In the Follow up and Review (FUR)25 of the 2030 Agenda, states are encouraged to conduct regular and inclusive reviews of progress at the national, regional, and international levels . In this context, states are encouraged to draw on contributions from various stakeholder groups . At the international level, the institutional framework for FUR revolves around the High-Level Political Forum (HLPF), which comprises both thematic debates and voluntary state reviews . These voluntary national reviews (VNRs) aim to facilitate experience sharing and lessons learned, accelerate the implementation of the 2030 Agenda, strengthen government policies and institutions, and mobilise multi-stakeholder engagement in the implementation of the SDGs . In 2016, twenty-two states volunteered for review, and in 2017 thirty-one states did so . At the national level, implementation processes will vary, but states’ human rights obligations can provide a starting point for the development of a human rights-based approach to national implementation .26 Because implementation of both the UNGPs and the SDGs are facilitated through national action plans, there is considerable scope for these plans to be mutually reinforcing, or aligned to emphasise the contribution that responsible business can make to the achievement of the SDGs .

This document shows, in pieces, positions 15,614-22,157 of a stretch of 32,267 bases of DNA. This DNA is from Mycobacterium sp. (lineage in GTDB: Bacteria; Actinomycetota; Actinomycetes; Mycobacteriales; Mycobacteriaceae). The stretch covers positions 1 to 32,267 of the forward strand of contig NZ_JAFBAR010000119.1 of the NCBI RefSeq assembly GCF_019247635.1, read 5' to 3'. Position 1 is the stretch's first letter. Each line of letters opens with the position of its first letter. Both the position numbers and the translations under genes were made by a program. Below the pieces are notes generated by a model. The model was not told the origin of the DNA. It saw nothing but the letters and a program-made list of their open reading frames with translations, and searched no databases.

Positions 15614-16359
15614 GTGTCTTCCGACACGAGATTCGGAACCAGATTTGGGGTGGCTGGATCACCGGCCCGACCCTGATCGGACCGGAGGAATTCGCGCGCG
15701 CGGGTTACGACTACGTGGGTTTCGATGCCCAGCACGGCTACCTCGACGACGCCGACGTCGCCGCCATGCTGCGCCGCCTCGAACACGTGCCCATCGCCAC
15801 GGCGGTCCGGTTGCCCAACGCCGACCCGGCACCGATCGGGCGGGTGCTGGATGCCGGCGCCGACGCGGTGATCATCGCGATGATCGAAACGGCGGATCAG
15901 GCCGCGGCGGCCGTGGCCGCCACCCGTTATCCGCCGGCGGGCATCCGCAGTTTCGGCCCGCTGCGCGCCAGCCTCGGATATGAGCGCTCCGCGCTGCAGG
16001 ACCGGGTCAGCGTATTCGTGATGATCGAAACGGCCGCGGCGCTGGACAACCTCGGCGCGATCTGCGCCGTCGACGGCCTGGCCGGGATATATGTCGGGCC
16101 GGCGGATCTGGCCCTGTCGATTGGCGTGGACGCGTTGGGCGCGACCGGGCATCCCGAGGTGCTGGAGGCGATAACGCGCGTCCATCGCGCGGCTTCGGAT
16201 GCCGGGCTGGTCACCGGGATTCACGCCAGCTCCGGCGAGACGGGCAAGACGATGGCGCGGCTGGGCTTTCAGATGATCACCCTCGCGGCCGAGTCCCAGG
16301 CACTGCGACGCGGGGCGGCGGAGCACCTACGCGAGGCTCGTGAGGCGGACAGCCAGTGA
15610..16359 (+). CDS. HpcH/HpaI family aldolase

In a statement on the business and human rights dimension of the 2030 Agenda,27 the UNWG called on Member States developing SDG implementation plans at the national level to ensure “coherence with national action plans for the implementation of the Guiding Principles . Conversely, national action plans focused on business and human rights should clarify how the Guiding Principles will be integrated in the context of SDG implementation .”28